The writing is descriptive and rich throughout the story. Hibernia talks about herself as Happy-Hibernia and Not-Happy Hibernia, Willie likes the words Uh-huh and Uh-uh, while Otis spews riddles like water from a faucet. The language is rich in similes and metaphors giving the words a rhythm of their own: There is practically nothing that could ever make me leave my wagon, but when five special words – Sing,Voice, Win, and Big wave at me with both hands and jump up like new friends ready to say hello, my wagon takes a fast backseat to anything else. Not to mention those dollar signs, which are pretty chorus dancers doing high kicks right next to Big. I thought the beginning and end were not as strong as the middle of this story. The beginning was confusing with all the names. I had no clue who Hibernia was talking to between Skip Gibson, the Savoy, Speaky, and the Reverend. The Savoy is a popular ballroom in Harlem. Skip Gibson is the commentator on the radio for Joe Louis fights. Speaky is the name of the radio, and the Reverend is her dad. In addition, the ending seemed too abrupt. Willie changed emotionally at the end but Hibernia and Otis didn’t which made it less satisfying. Also, when Willie is injured I didn’t realize it was that serious. I thought he would have ended up at the hospital and going to doctors. But these are little quibbles in a very satisfying, wonderfully told story.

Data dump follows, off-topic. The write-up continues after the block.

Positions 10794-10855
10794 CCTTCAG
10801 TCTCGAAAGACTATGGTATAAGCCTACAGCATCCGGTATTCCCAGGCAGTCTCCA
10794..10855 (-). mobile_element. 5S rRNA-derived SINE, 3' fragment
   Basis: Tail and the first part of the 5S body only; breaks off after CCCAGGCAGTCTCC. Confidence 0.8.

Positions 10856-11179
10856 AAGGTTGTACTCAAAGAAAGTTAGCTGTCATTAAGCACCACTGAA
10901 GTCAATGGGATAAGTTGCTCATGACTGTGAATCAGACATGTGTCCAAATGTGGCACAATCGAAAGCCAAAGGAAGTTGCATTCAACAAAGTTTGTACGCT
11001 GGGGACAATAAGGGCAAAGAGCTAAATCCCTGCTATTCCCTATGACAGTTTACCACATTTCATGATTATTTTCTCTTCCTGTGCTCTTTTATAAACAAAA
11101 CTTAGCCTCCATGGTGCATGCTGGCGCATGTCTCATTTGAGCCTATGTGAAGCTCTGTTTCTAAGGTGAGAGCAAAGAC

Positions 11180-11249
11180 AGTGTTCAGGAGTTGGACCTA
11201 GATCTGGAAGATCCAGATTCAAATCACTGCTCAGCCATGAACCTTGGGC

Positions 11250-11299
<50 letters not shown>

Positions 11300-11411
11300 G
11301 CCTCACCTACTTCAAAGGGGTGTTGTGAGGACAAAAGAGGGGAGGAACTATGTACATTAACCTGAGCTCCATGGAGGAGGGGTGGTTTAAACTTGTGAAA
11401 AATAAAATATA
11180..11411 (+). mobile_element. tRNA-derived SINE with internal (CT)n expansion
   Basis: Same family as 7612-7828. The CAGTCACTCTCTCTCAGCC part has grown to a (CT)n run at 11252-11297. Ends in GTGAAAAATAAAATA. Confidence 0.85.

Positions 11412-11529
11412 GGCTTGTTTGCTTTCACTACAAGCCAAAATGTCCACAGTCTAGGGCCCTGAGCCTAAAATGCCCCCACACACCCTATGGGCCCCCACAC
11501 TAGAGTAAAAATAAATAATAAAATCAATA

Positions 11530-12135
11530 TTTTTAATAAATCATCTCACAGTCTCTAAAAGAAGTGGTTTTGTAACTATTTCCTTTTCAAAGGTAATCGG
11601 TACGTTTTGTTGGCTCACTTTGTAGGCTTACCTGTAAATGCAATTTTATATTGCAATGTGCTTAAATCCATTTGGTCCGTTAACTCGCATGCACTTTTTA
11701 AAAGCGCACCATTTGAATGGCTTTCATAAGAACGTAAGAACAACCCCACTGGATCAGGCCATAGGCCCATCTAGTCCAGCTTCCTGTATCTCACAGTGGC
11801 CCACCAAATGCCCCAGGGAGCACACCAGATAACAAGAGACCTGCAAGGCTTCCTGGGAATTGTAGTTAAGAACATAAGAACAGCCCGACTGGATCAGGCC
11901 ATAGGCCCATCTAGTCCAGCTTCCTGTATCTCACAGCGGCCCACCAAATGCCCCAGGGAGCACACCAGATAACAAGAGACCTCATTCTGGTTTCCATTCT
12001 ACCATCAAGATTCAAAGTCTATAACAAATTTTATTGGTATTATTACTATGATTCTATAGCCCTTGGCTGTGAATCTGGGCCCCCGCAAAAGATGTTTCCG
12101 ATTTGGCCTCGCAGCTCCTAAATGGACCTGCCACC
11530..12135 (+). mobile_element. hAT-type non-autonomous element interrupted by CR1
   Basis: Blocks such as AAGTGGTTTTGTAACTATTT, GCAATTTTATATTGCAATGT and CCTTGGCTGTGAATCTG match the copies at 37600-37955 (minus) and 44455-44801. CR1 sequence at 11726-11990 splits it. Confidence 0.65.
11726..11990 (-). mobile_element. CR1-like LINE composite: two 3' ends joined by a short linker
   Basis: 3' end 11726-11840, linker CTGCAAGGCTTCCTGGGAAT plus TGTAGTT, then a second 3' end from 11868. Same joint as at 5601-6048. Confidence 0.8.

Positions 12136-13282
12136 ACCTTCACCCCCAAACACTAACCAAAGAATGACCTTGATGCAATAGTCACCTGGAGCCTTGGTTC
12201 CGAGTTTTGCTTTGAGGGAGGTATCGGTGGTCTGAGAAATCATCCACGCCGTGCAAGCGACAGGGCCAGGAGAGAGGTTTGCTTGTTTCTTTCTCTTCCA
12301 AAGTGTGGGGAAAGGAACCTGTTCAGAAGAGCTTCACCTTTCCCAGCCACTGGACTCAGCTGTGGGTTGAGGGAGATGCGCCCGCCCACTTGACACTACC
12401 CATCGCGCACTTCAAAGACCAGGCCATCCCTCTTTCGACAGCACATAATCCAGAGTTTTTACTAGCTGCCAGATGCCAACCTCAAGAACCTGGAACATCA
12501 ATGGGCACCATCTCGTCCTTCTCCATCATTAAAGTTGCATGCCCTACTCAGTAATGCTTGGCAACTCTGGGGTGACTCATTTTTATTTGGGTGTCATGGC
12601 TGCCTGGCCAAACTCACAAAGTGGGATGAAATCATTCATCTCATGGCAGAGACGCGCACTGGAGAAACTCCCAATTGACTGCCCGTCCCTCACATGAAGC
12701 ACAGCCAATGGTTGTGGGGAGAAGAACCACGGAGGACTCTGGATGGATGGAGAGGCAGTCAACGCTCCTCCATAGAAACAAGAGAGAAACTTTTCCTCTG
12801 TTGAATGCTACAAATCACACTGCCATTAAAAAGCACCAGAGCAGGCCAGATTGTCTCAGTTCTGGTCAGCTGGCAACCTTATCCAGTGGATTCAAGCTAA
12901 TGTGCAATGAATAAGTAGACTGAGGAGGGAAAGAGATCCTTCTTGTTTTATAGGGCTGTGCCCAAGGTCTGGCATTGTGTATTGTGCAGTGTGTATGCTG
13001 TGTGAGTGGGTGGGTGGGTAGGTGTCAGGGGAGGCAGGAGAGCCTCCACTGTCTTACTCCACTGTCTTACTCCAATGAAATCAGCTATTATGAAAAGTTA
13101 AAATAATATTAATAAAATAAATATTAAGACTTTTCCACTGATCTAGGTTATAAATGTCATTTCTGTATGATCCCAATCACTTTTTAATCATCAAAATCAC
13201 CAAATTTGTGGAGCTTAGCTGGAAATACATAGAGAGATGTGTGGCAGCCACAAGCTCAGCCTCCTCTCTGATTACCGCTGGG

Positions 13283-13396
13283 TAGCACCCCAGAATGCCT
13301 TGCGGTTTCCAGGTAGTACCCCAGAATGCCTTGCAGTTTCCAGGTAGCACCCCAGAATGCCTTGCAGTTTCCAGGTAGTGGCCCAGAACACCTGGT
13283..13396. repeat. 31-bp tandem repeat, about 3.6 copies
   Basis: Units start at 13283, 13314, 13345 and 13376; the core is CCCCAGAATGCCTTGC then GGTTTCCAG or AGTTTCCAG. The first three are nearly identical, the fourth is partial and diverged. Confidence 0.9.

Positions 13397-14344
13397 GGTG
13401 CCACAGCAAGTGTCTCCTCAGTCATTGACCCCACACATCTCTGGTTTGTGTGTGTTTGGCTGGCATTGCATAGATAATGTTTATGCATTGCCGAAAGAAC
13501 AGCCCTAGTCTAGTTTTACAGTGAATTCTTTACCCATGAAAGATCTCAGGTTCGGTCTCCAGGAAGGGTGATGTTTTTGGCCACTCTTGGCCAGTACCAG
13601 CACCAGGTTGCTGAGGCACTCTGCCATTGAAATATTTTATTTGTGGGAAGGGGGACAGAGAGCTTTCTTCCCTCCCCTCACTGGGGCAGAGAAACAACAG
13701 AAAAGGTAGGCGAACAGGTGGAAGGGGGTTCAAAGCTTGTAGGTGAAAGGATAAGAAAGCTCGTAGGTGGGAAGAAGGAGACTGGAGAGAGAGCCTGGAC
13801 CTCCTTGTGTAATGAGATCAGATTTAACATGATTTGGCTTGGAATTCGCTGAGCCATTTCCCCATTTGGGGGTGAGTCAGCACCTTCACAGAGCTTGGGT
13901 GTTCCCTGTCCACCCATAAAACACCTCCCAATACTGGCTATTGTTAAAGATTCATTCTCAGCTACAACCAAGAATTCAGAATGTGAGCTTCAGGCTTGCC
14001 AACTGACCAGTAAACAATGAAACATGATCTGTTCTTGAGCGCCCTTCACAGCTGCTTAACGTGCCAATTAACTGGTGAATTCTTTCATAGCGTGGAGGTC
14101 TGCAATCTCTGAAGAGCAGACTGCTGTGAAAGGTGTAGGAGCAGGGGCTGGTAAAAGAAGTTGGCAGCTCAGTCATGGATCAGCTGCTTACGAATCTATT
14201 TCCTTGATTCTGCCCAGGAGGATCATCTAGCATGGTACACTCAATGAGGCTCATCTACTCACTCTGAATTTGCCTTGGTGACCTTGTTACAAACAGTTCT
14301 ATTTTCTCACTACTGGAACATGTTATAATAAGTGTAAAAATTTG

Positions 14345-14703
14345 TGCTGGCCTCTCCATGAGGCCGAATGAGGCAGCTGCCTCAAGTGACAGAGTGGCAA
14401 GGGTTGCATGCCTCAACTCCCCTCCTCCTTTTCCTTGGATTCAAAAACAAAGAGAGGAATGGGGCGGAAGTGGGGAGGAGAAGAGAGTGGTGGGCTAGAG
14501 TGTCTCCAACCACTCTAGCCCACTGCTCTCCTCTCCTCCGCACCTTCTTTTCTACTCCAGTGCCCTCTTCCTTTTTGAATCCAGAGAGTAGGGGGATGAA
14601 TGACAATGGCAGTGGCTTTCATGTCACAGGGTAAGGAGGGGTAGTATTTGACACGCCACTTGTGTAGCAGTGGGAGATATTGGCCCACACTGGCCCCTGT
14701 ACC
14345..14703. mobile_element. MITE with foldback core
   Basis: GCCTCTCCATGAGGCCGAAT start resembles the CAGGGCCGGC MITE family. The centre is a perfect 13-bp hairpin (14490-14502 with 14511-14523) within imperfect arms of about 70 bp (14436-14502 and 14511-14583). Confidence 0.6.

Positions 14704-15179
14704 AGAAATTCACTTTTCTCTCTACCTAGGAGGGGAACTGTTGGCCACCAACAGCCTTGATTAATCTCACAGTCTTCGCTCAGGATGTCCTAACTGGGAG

Reading Level 4.6
4 out of 5 Smileys